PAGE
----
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President Donald Trump walks from the west wing of the White House to Marine One before heading to Joint Base Andrews and on to Bedminster, NJ, Friday, August 4, 2017.
Conservatives have been waiting for this opportunity for years.

With 148 judicial vacancies as of Jan. 2 and an increasingly aging federal bench, President Donald Trump could remake the federal judiciary on a scale that hasn’t been possible in decades. The president is poised to shift the federal courts dramatically to the right by filling them with a new generation of young, conservative jurists.

Trump got 19 of his Article III nominees confirmed in 2017, including 12 to sit on courts of appeals and one U.S. Supreme Court justice. While President Barack Obama also had appointed a Supreme Court justice at this point, Trump has quadrupled the number of appellate appointees Obama had at this point in his first term, with twelve to Obama’s three.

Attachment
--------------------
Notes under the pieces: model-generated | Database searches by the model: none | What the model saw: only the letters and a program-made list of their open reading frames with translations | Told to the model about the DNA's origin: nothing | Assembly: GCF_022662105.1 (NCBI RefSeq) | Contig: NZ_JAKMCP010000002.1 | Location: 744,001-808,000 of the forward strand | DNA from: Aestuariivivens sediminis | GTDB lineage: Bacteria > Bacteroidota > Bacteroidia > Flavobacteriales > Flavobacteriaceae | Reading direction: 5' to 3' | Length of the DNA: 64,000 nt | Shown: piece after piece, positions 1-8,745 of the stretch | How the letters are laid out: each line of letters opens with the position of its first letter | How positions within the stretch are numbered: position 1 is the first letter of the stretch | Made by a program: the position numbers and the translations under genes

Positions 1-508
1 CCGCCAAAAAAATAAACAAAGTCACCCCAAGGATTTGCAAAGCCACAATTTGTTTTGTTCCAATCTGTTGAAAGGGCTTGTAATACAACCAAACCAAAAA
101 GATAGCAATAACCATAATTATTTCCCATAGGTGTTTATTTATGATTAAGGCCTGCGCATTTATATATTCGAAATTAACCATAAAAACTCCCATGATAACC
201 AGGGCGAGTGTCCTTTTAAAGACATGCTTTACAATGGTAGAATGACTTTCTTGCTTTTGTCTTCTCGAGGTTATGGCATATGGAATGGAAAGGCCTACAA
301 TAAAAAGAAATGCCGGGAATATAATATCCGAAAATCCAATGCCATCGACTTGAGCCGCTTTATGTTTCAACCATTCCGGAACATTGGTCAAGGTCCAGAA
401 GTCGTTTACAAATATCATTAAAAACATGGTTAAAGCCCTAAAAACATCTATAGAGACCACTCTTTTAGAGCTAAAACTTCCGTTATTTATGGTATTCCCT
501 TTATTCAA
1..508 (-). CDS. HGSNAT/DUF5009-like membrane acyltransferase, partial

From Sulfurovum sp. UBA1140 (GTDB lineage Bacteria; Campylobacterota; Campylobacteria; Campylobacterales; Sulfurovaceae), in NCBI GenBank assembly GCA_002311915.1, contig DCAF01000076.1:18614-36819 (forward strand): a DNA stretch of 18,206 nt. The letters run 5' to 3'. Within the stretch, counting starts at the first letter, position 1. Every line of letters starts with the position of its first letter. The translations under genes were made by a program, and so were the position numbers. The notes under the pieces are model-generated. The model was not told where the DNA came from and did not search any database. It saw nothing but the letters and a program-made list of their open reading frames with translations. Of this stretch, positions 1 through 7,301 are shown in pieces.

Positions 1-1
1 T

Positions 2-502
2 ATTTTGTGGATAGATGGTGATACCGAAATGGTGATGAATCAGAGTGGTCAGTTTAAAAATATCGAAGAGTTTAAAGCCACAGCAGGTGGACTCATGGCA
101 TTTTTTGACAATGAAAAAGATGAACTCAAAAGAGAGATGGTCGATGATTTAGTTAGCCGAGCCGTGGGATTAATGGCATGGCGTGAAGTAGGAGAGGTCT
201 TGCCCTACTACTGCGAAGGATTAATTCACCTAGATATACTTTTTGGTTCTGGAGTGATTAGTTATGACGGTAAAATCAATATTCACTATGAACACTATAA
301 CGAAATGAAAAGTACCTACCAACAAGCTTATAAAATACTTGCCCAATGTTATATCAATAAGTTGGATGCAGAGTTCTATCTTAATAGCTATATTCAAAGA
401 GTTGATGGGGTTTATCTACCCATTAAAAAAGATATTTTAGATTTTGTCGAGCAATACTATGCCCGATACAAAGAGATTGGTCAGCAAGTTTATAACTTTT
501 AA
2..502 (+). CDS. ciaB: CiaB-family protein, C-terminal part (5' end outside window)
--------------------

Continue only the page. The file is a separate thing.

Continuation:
Trump’s early nomination numbers also fare well when compared with Trump’s closest Republican predecessor, President George W. Bush. Though Bush had 18 nominees confirmed by the same point in his presidency, only five had been confirmed for appellate courts.

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Cogan Schneier

Cogan Schneier is a Washington, D.C.-based litigation reporter covering D.C. courts, national litigation trends, the Justice Department and the federal judiciary. She is the author of Trump Watch, an email briefing that covers the Trump administration and its imprint on the law.

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